Astrophysics (Index)About

radial velocity

(component of velocity toward or away from observer)

Radial velocity (RV) is the component of velocity of a body on a line between the body and the observer, i.e., the movement toward or away from the observer. (The line between observer and body is a radius of the sphere surrounding the observer at the distance of the body.) A star's radial velocity can be determined by measuring the Doppler shift of known spectral lines (spectral radial velocity), which can be used to identify the presence of extra-solar planets and/or binary stars. Observatories with instruments designed to determine radial velocities are sometimes referred to as RV observatories (radial velocity observatories).

Measuring changes in radial velocity over time is helpful for detecting planets with small (a day or few days) or medium (1-2 AU) orbits (the radial velocity method or RV method of exoplanet detection), but transits reveal more of the smaller orbits. Using the RV method requires HRS, which, in turn, requires a degree of brightness (apparent magnitude of 12 or brighter) and currently measures down to about one meter/second precision. 1/10 meter/second would be required to detect Earth.

Radial velocity represents one component of a body's velocity relative to the observer, covering one of the three spatial dimensions. A two-dimensional velocity covering the other two dimensions (at right angles to the line of sight) is termed transverse velocity or tangential velocity. For nearby stars, peculiar velocity offers a clue to the transverse velocity, which can be pinned down if the distance is known, e.g., using parallax. Transverse velocity does have a relativistic effect on Doppler shift (stemming from time dilation), which can significantly affect RV measurements if the magnitude of the transverse velocity is far greater than the radial velocity.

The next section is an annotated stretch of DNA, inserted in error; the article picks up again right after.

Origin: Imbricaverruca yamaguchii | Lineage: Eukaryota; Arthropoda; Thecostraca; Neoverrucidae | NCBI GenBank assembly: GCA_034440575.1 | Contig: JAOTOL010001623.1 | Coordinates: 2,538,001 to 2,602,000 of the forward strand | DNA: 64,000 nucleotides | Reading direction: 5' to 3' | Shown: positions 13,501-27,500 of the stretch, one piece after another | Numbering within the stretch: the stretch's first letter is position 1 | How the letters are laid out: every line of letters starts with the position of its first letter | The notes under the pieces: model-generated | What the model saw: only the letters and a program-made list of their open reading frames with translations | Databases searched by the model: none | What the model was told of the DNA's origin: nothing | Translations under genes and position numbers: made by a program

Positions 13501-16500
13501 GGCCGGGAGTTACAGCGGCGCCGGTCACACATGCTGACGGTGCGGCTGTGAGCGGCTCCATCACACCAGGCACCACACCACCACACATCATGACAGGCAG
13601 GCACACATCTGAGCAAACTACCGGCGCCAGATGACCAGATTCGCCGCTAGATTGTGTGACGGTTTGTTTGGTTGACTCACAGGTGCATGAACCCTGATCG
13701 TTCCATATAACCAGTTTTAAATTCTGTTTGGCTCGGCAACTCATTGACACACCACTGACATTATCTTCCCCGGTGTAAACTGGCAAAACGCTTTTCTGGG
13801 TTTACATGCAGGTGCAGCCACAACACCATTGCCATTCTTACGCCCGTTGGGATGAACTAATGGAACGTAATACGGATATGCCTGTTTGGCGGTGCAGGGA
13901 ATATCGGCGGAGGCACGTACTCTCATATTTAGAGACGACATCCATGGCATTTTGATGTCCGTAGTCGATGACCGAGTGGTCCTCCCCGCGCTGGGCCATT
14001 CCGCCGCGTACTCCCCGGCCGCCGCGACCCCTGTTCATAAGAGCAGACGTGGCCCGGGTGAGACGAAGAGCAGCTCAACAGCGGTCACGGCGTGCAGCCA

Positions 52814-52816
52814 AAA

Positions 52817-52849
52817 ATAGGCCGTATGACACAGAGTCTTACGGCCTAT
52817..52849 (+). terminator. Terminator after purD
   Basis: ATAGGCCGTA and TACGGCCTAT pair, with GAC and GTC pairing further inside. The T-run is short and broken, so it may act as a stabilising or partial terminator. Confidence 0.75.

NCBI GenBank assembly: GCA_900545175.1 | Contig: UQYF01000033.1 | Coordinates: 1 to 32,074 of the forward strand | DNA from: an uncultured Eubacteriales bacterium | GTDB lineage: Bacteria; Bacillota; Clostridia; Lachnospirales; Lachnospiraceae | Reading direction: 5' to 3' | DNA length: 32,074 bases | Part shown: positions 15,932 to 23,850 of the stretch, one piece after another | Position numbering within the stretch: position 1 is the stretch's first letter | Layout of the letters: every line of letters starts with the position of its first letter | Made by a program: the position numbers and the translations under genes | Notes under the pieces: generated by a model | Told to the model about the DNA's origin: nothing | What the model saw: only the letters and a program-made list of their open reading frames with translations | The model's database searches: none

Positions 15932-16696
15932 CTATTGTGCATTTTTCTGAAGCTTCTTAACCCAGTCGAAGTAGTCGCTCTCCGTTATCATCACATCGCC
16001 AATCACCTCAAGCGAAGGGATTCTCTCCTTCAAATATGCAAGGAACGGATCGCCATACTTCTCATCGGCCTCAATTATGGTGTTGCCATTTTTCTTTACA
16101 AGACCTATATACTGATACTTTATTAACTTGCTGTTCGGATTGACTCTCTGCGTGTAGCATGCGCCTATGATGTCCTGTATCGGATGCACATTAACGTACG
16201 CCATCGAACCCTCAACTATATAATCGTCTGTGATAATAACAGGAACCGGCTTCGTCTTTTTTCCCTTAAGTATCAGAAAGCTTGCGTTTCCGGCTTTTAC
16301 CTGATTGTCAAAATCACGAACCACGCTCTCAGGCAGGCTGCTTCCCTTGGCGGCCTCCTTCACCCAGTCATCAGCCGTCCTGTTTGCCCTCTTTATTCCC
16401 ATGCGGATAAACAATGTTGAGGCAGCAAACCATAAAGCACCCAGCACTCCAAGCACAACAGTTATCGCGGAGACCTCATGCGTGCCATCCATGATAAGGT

The term velocimetry is sometimes used for measurement of velocity, and radial velocimetry for the RV measurement.

Further reading:

Referenced by pages:
active galactic nucleus (AGN)
Automated Planet Finder (APF)
data cube
velocity dispersion (σ)
Doppler shift
double-line spectroscopic binary (SB2)
emission line
extra-solar planet
55 Cancri e (55 Cnc e)
51 Pegasi b (51 Peg b)
Galactic All-sky Survey (GASS)
General Catalogue of Stellar Radial Velocities (GCRV)
gravitational redshift
great debate
HD 80606 b
hot Jupiter (HJ)
K correction
Keck Observatory
Kepler radius
kinematic distance
Keck Planet Finder (KPF)
line broadening
Lick Observatory Calcium Line Survey (LkCl)
local standard of rest (LSR)
magma ocean
mass function
mass ratio (μ)
minimum mass (m sin i)
moving-cluster method
NGC 3201
OH/IR source
Oort constants
position-position-velocity space (PPV)
proper motion (PM)
Proxima b
redshift (z)
radial velocity method
Scholz's Star
Sloan Digital Sky Survey (SDSS)
spectral line
spectroscopic binary (SB)
stellar mass determination
stellar rotation
telluric line
Telescopio Nazionale Galileo (TNG)
virial theorem
water-ice planet